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Innovation in Aviation

 The aviation industry is one of the fastest-growing transportation sectors and with the exception of the pandemic, the number of flights has been growing steadily since the early 2000s. The aviation sector is also at the forefront of advanced technological developments. This article will cover some of the recent innovations in aviation and what they mean for the future of flight.

Innovation in Aviation

Flying Higher

Tech innovation is allowing crafts to fly at higher altitudes with private jet companies now offering flights that can fly upto 51,000 ft. One of the benefits of this is that the higher a plane flies, the more efficient it is. When cruising at higher altitudes, planes require less thrust and experience less drag so they burn less fuel and can travel faster with less effort due to the lower air density. Additionally, flying at a higher altitude makes the flight more comfortable for passengers, as it avoids weather systems that can cause issues such as turbulence.


As mentioned, flying higher means thinner air, which requires less fuel. The Global 7500 can fly 1.75 x the altitude of Mount Everest and can fly 14,620 km without a fuel stop, which translates to 17 hours of non-stop air time. This reduces overall fuel consumption, which is better for the environment. The aviation sector is also turning towards more sustainable alternatives to fossil fuels, such as sustainable aviation fuel and electric or hydrogen-powered aircraft.

Air Circulation and Health

As a result of the pandemic, frequent flyers may be concerned about the quality of the air on their flight, however, with innovations in air-purifying filters, the air on your plane can be far cleaner than the air in many indoor venues, such as restaurants or stores. Onboard air purifying systems work by sucking air from the cabin, and replacing it either with filtered air or fresh air from outside the aircraft. The passenger experience has been enhanced further with more efficient air circulation systems, such as the pũr air system, refreshing cabin air 25% faster than any other system.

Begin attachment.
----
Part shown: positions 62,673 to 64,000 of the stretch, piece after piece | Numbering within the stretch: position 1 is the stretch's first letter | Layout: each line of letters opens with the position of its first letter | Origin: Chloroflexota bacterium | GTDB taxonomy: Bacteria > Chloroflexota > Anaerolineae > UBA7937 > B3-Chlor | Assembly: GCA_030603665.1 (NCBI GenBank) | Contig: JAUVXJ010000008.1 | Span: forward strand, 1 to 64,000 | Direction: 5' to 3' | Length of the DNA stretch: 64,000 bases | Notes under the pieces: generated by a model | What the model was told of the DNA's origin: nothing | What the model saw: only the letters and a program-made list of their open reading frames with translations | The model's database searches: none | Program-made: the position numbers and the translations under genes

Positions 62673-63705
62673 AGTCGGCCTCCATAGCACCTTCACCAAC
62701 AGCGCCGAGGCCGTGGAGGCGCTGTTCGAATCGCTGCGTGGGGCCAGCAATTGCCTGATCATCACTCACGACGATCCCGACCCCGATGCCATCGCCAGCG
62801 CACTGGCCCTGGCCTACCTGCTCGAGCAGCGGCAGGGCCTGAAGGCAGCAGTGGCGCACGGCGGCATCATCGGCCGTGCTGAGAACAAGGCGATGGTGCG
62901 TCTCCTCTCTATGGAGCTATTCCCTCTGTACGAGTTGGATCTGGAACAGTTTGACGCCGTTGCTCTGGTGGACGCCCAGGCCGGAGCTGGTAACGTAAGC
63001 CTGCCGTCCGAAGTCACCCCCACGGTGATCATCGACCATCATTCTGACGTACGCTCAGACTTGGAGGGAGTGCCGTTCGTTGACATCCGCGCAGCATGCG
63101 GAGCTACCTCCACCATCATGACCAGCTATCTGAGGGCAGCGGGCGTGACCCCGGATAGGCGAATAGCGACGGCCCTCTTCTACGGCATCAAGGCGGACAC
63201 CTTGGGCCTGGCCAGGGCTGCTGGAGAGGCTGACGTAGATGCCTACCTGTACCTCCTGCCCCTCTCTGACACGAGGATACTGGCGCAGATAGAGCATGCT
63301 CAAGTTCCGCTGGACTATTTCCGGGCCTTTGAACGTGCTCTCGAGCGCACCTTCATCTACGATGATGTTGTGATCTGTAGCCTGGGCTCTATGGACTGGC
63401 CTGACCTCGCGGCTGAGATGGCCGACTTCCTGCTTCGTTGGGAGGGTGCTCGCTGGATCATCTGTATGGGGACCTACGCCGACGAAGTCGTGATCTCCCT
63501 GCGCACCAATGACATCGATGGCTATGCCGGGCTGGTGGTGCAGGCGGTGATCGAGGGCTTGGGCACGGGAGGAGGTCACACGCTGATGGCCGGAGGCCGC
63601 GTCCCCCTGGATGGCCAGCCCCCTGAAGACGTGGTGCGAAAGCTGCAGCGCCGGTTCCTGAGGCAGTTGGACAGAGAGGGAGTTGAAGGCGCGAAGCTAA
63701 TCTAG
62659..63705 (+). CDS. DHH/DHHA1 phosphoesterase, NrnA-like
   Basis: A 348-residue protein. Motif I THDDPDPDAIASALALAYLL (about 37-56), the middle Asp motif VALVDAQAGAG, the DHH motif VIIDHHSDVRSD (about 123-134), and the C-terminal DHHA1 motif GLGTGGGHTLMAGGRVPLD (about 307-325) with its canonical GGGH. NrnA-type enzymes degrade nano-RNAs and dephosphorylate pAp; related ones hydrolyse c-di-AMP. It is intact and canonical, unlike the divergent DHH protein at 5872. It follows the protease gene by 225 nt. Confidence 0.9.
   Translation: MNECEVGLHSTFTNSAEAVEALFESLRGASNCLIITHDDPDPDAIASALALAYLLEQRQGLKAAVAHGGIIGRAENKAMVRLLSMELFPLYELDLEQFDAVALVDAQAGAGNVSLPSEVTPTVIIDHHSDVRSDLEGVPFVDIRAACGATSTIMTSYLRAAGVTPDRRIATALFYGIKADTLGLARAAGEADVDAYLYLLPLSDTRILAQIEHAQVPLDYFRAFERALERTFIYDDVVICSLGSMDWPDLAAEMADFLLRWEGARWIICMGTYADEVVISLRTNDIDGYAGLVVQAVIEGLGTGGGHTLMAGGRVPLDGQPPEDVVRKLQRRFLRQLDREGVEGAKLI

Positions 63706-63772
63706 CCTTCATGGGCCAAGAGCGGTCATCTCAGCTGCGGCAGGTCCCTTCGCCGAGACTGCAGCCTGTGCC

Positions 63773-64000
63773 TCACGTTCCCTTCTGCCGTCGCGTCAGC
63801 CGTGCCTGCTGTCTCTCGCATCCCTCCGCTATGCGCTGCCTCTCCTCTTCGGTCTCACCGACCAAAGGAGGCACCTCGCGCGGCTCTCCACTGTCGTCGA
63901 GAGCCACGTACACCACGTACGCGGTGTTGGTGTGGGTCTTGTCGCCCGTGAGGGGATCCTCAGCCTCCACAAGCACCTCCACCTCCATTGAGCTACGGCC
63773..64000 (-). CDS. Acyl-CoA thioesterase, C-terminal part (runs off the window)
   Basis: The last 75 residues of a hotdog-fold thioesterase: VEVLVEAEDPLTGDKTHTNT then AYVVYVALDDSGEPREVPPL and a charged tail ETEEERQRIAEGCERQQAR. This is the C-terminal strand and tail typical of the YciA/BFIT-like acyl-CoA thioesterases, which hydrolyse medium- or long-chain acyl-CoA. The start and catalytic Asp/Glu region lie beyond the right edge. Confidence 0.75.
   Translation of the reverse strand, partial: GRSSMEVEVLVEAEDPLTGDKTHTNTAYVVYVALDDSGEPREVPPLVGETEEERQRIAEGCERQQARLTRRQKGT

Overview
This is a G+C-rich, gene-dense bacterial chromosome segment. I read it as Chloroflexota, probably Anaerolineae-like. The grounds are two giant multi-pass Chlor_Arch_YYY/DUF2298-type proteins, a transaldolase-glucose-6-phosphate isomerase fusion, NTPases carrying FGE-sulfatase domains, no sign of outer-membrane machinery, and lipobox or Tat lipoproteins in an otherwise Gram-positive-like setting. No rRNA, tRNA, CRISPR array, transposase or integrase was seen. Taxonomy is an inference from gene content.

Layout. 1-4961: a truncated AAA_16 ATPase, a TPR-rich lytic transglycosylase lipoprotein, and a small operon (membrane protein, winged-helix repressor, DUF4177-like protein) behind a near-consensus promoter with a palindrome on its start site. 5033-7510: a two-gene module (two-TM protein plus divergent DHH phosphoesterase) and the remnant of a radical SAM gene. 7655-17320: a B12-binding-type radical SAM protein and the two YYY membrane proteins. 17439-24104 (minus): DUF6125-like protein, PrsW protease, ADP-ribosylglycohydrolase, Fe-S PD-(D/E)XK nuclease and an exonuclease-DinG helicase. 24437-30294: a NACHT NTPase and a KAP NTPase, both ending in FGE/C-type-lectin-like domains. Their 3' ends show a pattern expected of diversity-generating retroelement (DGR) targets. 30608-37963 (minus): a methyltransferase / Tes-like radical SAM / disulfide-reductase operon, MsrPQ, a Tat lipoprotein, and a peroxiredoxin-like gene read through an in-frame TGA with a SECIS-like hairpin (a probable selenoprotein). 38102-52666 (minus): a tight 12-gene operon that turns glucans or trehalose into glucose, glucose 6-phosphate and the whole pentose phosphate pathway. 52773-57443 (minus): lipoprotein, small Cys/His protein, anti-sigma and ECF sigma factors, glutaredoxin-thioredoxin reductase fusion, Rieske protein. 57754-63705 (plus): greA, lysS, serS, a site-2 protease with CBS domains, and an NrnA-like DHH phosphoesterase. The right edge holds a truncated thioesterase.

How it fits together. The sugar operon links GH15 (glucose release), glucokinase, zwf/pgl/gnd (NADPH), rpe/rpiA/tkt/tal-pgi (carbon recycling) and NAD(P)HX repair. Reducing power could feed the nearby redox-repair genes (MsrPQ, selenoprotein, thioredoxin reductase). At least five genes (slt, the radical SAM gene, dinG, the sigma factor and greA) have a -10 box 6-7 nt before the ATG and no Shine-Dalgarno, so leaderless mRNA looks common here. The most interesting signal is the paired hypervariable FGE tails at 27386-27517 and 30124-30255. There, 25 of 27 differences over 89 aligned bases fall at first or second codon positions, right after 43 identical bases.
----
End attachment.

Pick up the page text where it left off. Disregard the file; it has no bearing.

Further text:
Artificial Intelligence

Airlines and private aviation firms are utilising innovations in Artificial Intelligence (AI) to improve operations and customer satisfaction. For example, virtual assistants are being used to aid pilots by reducing routine repetitive tasks, such as providing position information and changing radio channels. AI-based virtual assistants are also being used to improve the customer service experience by answering frequently asked questions or as part of an app to help customers book and manage their flights and itinerary.

AI can also help aviation companies to monitor the health of their aircraft and predict when maintenance will be required and even order replacement parts. This has financial and practical benefits, as it reduces the amount of time aircraft may need to be grounded for maintenance and repairs and prevents delays for customers. These developments in artificial intelligence are being integrated across the aviation industry to improve efficiency and customer experience. 

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